Young cyclists on Spanish Moss Trail in Beaufort, South Carolina.

Design Guide

In our updated Greenway Criteria & Design Guide, East Coast Greenway Alliance staff and volunteer partners have compiled information and resources for the planning, design, construction, promotion, and maintenance of local East Coast Greenway segments.

The Guide defines our vision of a protected, connected series of safe facilities for a continuous non-motorized route from Maine to Florida. Here you can find requirements for Greenway segment design and construction, illustrated with photographs, along with links to best-practice planning and design guidelines.

Join us September 5 to learn more

Our regional Greenway coordinators are offering a deep dive into our new design guide and how recent changes in criteria may affect East Coast Greenway development in their areas. Register now and join us online Thursday, September 5, from noon to 1 pm. 

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Construction of the Eastern Promenade in Portland, Maine, in 2014.

Download Design Guide

Federal, state, and local elected officials, city and regional planners, and local advocates will find requirements for Greenway segment design and construction. New and updated sections include a list of technical resources, a glossary of common terms and acronyms, and a new section on potentially allowable on-road facilities.

Write to us and we'll send you links to download PDFs of the design guide — a smaller interactive version with live links and a larger file suitable for desktop printing.

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Sampling of Greenway segments

The Greenway runs through the National Mall in Washington, D.C., on a natural surface.

The Greenway runs through the National Mall in Washington, D.C., on a natural surface.

East Coast Greenway/American Tobacco Trail sign for bike and pedestrian bridge over Interstate 40 in Durham, North Carolina.

East Coast Greenway/American Tobacco Trail sign for bike and pedestrian bridge over Interstate 40 in Durham, North Carolina.

The Spanish Moss Trail in Beaufort, South Carolina, was built with a combination of private foundation and county funding.

The Spanish Moss Trail in Beaufort, South Carolina, was built with a combination of private foundation and county funding.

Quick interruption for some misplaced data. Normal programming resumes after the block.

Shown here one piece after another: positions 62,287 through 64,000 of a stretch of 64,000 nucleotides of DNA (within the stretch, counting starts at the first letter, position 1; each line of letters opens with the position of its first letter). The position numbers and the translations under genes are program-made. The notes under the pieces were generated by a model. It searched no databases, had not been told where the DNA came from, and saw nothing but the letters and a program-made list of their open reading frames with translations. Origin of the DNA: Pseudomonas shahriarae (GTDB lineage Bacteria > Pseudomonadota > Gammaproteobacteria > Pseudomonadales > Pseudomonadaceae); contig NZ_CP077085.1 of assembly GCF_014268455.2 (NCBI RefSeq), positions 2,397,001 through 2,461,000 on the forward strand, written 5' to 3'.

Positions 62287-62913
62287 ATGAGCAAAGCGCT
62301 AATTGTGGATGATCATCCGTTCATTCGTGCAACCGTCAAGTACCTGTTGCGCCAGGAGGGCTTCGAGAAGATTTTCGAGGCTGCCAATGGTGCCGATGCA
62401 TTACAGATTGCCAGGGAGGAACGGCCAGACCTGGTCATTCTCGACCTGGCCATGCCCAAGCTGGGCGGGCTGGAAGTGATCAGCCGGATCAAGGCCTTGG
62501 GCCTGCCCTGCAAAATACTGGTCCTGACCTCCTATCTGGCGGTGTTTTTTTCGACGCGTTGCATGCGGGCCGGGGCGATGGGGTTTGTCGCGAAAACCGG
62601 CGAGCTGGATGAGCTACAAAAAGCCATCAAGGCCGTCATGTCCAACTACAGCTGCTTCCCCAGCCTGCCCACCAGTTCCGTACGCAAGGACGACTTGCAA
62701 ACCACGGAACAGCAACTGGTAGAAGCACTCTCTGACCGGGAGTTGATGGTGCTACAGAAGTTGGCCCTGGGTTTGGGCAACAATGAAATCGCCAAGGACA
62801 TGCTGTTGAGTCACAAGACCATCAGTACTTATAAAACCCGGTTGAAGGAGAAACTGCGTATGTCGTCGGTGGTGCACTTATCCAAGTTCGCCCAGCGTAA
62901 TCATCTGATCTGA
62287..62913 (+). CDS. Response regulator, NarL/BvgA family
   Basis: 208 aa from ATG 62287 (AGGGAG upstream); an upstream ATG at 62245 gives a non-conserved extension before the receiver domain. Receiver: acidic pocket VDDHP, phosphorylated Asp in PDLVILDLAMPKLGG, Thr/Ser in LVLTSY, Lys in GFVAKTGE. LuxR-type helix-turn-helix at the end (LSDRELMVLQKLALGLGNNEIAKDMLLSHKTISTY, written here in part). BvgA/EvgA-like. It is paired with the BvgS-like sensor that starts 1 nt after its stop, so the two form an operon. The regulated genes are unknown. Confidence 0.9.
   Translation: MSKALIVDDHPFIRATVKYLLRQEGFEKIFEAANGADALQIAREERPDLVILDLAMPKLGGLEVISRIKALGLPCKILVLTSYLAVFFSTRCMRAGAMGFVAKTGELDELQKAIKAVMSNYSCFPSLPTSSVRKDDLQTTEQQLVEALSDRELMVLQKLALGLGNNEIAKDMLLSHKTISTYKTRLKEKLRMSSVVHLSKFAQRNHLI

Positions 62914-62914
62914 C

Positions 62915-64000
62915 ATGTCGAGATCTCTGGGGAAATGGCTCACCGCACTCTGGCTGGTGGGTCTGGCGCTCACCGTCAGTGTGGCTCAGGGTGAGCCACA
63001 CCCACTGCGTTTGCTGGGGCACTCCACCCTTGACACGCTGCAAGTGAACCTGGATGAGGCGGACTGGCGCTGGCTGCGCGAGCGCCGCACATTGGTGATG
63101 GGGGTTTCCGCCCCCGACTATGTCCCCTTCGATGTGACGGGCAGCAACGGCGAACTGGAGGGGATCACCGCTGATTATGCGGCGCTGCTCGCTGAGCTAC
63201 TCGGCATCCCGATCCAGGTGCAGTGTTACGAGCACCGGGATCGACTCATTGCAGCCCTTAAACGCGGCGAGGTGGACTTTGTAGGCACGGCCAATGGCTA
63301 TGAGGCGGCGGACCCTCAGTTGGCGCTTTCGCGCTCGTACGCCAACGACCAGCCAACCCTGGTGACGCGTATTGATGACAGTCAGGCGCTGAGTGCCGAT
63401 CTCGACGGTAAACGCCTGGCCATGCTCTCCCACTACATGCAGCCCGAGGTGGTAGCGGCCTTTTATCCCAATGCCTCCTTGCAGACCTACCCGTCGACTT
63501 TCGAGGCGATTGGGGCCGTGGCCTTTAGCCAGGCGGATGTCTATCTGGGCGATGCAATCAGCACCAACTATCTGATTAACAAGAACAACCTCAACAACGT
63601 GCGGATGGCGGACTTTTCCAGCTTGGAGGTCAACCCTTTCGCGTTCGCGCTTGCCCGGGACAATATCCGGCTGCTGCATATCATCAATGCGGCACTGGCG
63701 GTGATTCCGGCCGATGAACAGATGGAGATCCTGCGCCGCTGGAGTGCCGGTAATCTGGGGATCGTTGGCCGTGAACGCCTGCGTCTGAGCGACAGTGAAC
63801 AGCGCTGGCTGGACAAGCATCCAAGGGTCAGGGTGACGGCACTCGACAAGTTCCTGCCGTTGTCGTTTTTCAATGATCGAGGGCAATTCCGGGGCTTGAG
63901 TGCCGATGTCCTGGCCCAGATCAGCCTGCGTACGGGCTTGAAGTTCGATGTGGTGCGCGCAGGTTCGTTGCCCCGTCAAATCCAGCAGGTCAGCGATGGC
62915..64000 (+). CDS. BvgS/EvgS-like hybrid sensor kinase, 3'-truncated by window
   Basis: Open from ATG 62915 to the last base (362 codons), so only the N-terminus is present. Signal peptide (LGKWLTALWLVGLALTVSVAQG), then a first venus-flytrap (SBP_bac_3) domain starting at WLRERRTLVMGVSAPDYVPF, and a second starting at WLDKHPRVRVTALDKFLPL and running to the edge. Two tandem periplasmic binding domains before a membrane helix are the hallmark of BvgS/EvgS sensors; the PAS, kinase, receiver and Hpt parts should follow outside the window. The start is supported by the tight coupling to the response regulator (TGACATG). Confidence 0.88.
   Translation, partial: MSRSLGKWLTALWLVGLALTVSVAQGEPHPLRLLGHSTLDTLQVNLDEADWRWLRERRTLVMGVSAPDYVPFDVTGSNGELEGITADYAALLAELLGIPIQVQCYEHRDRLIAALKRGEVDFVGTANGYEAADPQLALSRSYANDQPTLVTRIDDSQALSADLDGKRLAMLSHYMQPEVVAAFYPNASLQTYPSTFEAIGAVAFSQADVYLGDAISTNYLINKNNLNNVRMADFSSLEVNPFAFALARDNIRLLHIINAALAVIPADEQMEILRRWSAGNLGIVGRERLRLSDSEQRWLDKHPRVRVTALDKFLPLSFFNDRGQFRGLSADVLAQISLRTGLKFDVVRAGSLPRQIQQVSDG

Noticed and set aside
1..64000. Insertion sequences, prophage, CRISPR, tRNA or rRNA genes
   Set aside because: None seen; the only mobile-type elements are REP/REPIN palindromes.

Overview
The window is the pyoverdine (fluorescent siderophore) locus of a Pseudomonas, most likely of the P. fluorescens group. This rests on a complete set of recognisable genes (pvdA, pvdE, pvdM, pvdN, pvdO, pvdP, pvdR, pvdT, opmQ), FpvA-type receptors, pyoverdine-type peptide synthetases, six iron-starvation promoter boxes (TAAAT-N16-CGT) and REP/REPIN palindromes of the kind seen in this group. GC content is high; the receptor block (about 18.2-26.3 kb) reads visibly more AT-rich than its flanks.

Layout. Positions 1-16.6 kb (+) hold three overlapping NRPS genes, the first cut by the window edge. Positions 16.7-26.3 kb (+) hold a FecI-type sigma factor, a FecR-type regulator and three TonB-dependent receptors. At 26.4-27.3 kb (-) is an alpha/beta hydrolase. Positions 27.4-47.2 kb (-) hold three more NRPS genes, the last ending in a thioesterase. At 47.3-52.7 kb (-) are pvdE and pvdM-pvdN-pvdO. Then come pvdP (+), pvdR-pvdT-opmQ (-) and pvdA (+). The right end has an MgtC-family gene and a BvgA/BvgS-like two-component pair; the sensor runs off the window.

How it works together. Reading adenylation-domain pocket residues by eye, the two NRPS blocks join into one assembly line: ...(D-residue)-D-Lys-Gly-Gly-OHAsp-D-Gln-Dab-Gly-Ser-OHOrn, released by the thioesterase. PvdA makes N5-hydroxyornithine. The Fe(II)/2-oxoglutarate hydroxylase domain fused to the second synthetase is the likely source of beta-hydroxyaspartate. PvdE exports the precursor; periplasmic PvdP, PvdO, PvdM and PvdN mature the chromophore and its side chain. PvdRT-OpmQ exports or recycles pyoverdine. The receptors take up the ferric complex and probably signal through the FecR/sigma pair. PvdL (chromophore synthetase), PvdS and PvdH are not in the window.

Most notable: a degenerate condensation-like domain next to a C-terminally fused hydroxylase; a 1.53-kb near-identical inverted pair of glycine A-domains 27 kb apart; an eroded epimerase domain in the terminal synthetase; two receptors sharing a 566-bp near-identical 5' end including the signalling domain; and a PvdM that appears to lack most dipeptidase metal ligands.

Walnut Creek Trail in Raleigh, NC, built over sewer easement.

Walnut Creek Trail in Raleigh, NC, built over sewer easement.

Near Long Wharf in New Haven, Connecticut, this cycle track -- a two-way bicycle lane, separated from motor vehicle traffic by delineators and paint -- is one of the newest segments of the East Coast Greenway.

Near Long Wharf in New Haven, Connecticut, this cycle track -- a two-way bicycle lane, separated from motor vehicle traffic by delineators and paint -- is one of the newest segments of the East Coast Greenway.

Maine: Eastern Trail, 20 miles. Just south of Portland, this trail runs south from Scarborough to West Kennebunk, mostly on crushed stone and asphalt. The highlight is the stretch through the stunning Scarborough Marsh, the largest saltwater marsh in Maine, where you’ll join kayakers and avid birders viewing peregrine falcons, ibis, and many other impressive birds.

Maine: Eastern Trail, 20 miles. Just south of Portland, this trail runs south from Scarborough to West Kennebunk, mostly on crushed stone and asphalt. The highlight is the stretch through the stunning Scarborough Marsh, the largest saltwater marsh in Maine, where you’ll join kayakers and avid birders viewing peregrine falcons, ibis, and many other impressive birds.

Regional Coordinators

Questions about a particular Greenway segment or future segment? Contact our regional Greenway coordinators, listed here by region from north to south.

Maine, New Hampshire, Massachusetts, Rhode Island: Kristine Keeney

Connecticut, New York, New Jersey: Bruce Donald

Pennsylvania, Delaware, Maryland, Washington D.C.: Daniel Paschall

Virginia, North Carolina: Sarah Sanford

South Carolina, Georgia: Brent Buice

Florida: V Christiansen

Overall Greenway questions: Niles Barnes, deputy director

Greenway Council

Our national body sets route standards and reviews new Greenway segments to ensure they meet those standards.

Chair: Andy Clarke, Virginia 

Bret Baronak, North Carolina 

Jeff Behm, New York 

Scott Bogle, New Hampshire

Eric Brenner, Washington, DC

Champe Burnley, Virginia

David Connelly, North Carolina

Jean Crowther, Oregon

Heather Dunigan, Delaware

Lisa Fernandez, Connecticut

Robert Gaston, Maryland

Bob Hamblen, Maine

Matthew Johnson, New Jersey

Tom Kaiden, Virginia 

Jack Keene, Maryland

Shawn Megill Legendre, Pennsylvania

Chris Linn, Pennsylvania

Anne Maleady, Colorado

Megan Massey, New Jersey

Melissa Miklus, Maryland 

Sarah Mitchell, Rhode Island 

Matthew Moldenhauer, South Carolina

Colin Moore, Florida

Janine Peccini, Massachusetts

Stuart Popper, Connecticut

Dave Read, Massachusetts

Mary Roth, Delaware 

Phil Riggan, Virginia 

Tommy Sailors, Georgia

Boaz Shattan, New York 

Karl Soderholm, Florida

Larry Stuber, Georgia

Iona Thomas, North Carolina

Join the Greenway!

Your support helps to develop this ambitious, 3,000-mile route, Canada to Key West. Your membership gift builds more protected miles that we can all enjoy, today and for generations to come.